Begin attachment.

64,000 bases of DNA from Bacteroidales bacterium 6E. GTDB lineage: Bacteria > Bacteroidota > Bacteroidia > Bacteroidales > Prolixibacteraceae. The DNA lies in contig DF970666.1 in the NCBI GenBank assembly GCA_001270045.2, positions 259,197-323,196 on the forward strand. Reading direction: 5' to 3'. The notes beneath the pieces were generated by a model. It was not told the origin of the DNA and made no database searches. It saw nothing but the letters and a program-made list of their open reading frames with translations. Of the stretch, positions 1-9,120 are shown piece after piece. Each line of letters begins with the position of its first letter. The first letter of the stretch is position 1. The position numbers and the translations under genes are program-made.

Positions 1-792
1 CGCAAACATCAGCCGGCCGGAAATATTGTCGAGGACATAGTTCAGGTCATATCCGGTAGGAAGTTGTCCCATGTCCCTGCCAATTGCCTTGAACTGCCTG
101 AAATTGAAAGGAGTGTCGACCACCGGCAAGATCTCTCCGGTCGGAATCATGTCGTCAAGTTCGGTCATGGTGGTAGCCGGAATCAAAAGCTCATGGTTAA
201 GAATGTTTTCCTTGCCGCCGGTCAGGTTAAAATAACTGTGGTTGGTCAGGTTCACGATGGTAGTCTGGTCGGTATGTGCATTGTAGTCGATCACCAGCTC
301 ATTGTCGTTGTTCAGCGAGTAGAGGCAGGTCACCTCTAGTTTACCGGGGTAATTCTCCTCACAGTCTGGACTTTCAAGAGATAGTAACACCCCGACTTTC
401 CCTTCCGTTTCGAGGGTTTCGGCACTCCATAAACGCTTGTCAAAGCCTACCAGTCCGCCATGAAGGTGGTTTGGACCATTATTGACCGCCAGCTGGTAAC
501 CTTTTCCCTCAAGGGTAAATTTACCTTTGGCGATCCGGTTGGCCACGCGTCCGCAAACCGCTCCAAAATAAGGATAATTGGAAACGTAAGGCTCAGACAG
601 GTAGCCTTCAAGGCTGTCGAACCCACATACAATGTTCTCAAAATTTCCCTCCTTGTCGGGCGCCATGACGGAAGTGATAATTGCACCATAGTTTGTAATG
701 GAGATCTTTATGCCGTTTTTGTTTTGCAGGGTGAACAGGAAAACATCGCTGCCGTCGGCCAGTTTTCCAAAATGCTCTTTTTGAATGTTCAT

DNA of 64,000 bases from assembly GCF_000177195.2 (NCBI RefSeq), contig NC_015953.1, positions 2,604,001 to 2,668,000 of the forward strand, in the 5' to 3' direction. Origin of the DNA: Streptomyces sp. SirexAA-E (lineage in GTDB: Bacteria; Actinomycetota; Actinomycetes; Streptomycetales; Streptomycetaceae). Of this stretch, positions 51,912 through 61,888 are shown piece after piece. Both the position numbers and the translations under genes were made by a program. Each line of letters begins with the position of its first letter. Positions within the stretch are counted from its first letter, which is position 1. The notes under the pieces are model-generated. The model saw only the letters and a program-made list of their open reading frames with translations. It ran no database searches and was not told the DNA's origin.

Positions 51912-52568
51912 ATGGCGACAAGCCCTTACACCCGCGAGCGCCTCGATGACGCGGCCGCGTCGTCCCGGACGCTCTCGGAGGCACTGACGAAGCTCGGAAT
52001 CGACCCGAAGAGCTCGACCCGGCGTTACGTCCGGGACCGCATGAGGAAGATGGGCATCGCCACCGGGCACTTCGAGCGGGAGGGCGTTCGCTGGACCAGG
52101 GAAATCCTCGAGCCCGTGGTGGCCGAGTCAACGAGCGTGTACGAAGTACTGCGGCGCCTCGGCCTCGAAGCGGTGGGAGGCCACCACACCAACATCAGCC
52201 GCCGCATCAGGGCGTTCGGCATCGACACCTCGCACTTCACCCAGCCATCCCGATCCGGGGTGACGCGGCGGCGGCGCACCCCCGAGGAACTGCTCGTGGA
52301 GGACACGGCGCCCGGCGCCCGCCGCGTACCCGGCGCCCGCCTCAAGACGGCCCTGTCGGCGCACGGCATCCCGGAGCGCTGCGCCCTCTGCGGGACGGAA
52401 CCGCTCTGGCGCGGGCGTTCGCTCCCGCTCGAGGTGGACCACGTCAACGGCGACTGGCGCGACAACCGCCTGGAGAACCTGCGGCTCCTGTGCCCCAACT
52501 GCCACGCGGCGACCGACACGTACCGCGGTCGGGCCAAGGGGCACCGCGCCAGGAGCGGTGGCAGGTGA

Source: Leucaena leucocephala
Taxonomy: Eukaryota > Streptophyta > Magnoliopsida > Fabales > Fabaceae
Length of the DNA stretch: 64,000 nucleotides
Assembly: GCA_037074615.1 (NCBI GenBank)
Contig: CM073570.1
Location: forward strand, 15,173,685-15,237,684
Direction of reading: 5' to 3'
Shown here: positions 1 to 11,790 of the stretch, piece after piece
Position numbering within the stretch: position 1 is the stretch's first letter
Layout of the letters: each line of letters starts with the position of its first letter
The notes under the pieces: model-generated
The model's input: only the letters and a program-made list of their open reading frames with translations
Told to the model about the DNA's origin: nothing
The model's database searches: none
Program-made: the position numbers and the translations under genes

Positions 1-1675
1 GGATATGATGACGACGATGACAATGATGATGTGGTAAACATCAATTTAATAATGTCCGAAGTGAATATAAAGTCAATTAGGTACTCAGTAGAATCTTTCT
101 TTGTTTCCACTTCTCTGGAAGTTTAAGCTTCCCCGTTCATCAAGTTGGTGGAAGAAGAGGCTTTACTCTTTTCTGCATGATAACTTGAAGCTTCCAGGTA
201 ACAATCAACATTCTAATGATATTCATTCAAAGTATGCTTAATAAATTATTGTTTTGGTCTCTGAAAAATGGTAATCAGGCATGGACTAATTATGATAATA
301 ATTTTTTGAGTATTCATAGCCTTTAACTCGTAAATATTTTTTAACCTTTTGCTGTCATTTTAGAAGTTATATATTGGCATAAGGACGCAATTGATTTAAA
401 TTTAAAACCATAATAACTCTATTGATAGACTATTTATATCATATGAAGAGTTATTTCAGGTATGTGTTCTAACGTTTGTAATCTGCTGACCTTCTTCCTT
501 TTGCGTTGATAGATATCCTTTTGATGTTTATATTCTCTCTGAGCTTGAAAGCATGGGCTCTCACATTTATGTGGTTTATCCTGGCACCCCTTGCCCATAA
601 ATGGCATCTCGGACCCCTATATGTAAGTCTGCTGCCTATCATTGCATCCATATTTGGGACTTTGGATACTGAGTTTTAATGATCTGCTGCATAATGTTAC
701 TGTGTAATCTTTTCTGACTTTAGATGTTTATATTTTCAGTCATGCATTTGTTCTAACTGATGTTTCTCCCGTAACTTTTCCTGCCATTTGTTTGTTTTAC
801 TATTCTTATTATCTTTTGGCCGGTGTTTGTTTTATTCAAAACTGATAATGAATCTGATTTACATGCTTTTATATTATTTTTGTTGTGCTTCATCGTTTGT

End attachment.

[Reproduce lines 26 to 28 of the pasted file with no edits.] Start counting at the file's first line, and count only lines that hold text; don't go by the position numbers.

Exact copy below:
Direction of reading: 5' to 3'
Shown here: positions 1 to 11,790 of the stretch, piece after piece
Position numbering within the stretch: position 1 is the stretch's first letter